In choosing an MBA program, you will want to identify programs that fit your basic requirements. There are two aspects to this:

Your Needs - what you want to learn and gain from the program, the type of experience you want to have.

Your Circumstances - the practical considerations.

As regards your needs, you will want to ask questions like:

  • Is it the right program structure for me?
  • Is the content what I want?
  • Is the focus what I want ?
  • Are there electives that I will be interested in?

As regards you circumstances you will want to think about questions such as:

  • Does the program run where I am or want to be?
  • Is the duration right for me?
  • Can I give it the time it will require?
  • Is the start date right for me?
  • Can I afford the fee, plus the other costs, e.g., living expenses, materials etc?

Then there are other questions:

Will the program have people like you on it?

Particularly on taught programs, a lot of what you will gain will be from interaction with and learning from other participants, so you need to ensure that they are not very different from you. In particular, check that they have a similar amount of experience to draw upon, or have held jobs at similar levels to you. You might not want to be on a program where most others were very much older or younger than you. In other respects you will want to ensure that there is some difference. For example, you may want to check that there will be people from a range of backgrounds and cultures. The twin issues are the level of the people and the diversity of the group.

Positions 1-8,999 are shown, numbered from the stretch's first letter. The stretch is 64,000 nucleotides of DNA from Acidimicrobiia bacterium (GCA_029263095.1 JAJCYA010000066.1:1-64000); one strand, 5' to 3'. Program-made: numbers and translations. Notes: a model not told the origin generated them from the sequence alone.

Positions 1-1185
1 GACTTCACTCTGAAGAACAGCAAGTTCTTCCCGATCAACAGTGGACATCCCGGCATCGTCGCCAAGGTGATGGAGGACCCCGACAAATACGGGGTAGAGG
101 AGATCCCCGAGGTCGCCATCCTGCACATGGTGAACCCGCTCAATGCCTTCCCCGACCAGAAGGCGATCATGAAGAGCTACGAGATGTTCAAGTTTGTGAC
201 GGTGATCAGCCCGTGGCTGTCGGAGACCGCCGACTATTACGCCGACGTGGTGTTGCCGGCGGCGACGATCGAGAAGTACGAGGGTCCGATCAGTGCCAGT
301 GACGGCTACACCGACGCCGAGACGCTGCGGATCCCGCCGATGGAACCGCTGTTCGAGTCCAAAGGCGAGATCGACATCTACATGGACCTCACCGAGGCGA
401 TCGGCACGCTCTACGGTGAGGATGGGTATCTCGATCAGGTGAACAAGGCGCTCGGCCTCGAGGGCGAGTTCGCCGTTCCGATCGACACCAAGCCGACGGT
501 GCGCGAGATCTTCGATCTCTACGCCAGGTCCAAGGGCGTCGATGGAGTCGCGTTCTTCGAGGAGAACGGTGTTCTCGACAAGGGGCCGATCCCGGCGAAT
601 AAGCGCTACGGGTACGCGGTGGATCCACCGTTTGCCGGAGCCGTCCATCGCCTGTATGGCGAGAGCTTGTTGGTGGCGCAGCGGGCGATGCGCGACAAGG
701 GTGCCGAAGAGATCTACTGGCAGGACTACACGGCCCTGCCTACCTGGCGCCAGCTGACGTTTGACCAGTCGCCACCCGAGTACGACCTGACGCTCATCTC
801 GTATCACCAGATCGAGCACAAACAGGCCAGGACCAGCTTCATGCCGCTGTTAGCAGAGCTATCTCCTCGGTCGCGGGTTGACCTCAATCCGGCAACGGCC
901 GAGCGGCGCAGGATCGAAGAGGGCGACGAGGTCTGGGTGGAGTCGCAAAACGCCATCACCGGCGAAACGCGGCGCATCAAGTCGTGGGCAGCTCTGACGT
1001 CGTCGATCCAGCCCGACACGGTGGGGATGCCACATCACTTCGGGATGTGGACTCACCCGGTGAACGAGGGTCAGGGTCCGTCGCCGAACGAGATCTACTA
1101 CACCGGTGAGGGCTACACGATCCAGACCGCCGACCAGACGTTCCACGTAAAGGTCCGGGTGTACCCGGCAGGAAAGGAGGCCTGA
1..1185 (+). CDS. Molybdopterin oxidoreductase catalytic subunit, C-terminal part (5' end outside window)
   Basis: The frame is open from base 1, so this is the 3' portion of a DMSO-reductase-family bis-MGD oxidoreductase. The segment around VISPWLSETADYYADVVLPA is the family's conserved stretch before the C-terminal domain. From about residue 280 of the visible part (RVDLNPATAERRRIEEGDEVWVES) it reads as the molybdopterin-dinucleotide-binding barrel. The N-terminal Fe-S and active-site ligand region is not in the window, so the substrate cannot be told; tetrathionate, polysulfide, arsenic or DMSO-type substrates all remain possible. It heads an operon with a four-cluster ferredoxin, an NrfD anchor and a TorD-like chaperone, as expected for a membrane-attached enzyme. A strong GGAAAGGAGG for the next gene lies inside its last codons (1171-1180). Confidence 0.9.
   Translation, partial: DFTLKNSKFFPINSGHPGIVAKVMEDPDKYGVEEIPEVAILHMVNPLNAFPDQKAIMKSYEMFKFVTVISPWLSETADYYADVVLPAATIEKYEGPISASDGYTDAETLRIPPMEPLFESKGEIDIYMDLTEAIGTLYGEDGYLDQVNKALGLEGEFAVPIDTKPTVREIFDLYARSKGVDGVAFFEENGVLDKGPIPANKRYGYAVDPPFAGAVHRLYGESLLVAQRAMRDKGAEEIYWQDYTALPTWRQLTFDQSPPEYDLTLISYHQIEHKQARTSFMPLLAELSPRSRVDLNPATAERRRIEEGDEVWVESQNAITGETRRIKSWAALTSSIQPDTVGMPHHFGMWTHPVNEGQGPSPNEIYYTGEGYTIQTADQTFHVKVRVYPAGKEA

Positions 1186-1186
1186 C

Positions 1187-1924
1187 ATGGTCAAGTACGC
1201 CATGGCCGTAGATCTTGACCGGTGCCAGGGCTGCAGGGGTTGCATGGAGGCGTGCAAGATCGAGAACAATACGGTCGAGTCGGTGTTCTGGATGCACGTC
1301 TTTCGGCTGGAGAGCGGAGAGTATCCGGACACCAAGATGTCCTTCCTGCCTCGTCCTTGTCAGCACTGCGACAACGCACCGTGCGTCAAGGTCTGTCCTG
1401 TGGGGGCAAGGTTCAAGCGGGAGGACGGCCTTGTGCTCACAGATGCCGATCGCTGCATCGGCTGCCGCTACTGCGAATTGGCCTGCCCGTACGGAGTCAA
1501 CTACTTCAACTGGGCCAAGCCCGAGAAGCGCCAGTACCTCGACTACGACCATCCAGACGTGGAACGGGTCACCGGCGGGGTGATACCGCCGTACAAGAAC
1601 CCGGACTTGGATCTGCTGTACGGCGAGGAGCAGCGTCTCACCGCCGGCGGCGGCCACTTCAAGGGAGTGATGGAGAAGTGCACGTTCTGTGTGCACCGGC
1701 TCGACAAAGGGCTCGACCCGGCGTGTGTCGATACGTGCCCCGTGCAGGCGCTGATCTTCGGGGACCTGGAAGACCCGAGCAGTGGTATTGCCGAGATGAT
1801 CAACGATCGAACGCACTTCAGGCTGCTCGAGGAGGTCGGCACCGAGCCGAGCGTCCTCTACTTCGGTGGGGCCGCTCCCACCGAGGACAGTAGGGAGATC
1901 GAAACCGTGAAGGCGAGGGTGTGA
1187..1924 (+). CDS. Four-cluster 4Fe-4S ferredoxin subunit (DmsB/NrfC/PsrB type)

What learning or teaching methods will be used on the program?

People learn differently, so check that it will suit you. For example will there be a lot of group working and if so is that something you will enjoy and be good at? Will there be a lot of case study work - and if so are you good at reading a lot, quickly and absorbing information in this way. Will there be an emphasis on lecturing - will this suit you? Perhaps project work will be important - so do you have much experience of investigating things, preparing reports and making presentations? Of course you will be going on a program to develop your skills - so you will not be good at everything - but overall you will want to ensure that the style of the program will suit you.